Newly-released figures show that Italy’s economy will shrink further in 2012 and 2013 as the country’s recession continues to take its toll.
Italy’s National Institute for Statistics (Istat) said on Monday that gross domestic product (GDP) is expected to fall by 2.3 percent due to a decrease in domestic demand.
According to Istat, “Total investment will drop substantially due to tight credit conditions and persistent negative economic sentiment (while) private consumption is expected to fall,” indicating a slump in purchasing power and a rise in unemployment.
On October 31, the agency published figures showing unemployment rate in Italy at a new record high of 10.8 percent in September, the highest in almost eight years.
Istat further said growth would also shrink by an additional 0.5 percent in 2013 due to continued weakness in private consumption and investment, while exports would serve as a crutch.
The agency also warned that, “A revival of euro-area financial tensions, widening sovereign credit risk spreads on Italian bonds and a slower-than-expected global trade recovery could… lead to a deeper and longer recession in 2013.”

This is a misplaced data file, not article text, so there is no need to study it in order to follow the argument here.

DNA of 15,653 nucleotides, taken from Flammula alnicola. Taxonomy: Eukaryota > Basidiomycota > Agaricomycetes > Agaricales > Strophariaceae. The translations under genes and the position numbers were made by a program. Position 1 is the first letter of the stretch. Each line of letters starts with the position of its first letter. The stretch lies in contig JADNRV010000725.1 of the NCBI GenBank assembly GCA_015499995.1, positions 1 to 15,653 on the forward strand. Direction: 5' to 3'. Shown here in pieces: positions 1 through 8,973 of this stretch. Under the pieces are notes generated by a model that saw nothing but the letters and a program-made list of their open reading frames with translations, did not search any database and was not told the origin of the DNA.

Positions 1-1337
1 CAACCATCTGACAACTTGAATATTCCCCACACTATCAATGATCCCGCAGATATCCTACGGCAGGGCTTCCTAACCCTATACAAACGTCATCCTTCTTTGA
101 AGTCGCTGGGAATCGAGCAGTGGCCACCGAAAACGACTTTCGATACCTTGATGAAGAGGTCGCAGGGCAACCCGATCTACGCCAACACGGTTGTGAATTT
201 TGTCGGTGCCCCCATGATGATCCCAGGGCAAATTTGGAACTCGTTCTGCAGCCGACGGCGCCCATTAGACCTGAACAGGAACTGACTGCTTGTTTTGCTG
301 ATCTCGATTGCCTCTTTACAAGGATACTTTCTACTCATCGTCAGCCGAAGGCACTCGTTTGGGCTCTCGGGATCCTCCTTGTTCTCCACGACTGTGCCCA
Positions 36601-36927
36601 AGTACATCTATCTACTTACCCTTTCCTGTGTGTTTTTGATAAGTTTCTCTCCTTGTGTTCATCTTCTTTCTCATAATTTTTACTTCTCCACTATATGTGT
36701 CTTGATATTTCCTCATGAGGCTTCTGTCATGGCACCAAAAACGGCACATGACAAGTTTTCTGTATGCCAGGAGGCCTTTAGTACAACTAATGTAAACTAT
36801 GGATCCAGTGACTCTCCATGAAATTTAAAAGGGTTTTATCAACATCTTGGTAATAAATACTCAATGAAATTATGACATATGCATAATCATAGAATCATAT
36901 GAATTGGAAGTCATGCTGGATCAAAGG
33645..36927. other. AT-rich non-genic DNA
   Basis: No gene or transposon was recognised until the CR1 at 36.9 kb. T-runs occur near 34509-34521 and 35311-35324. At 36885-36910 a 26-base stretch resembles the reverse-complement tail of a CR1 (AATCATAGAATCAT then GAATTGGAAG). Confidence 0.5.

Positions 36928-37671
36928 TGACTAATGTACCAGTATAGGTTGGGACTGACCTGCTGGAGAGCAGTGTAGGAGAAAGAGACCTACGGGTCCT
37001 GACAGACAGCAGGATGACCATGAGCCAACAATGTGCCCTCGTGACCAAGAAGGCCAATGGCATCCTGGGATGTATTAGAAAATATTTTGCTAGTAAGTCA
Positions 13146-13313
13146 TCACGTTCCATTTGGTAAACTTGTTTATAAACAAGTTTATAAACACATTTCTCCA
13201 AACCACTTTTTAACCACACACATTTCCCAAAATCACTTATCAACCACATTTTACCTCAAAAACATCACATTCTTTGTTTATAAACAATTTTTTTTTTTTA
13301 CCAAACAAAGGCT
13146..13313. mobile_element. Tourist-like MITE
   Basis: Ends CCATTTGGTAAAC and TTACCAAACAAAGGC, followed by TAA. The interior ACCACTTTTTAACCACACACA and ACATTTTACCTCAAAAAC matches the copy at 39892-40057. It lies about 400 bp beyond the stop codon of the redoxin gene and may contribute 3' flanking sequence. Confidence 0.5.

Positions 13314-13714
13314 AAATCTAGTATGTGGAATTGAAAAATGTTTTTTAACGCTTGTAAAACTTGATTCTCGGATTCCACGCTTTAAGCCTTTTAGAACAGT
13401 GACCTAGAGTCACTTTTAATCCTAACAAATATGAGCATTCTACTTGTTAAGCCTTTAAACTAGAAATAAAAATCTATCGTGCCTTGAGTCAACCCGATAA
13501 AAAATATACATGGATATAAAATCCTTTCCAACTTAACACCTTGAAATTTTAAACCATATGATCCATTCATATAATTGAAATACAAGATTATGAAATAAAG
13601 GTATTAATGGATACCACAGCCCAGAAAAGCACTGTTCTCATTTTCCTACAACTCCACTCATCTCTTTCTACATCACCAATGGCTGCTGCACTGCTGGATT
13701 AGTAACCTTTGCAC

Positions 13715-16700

Italy started to experience recession after its economy contracted by 0.2 percent in the third quarter and by 0.7 percent in the fourth quarter of 2011.
Over the past decade, Italy has been the slowest growing economy in the eurozone.
Tough austerity measures, spending cuts, and pension changes introduced by Italian Prime Minister Mario Monti’s government have stirred serious concerns for many people already grappling with the European country’s ailing economy.
- Color Revolution Beginning in Belarus, Hundreds Arrested at Illegal Protest
- US Debt Decreased by $68 Billion Since Trump Inauguration
- Globalist EU Lawmakers Call For One European Superstate
- 6 Million Migrants Want To Enter Europe: Leaked Report
- 11,169 Invaders Reach Europe in first 39 Days of 2017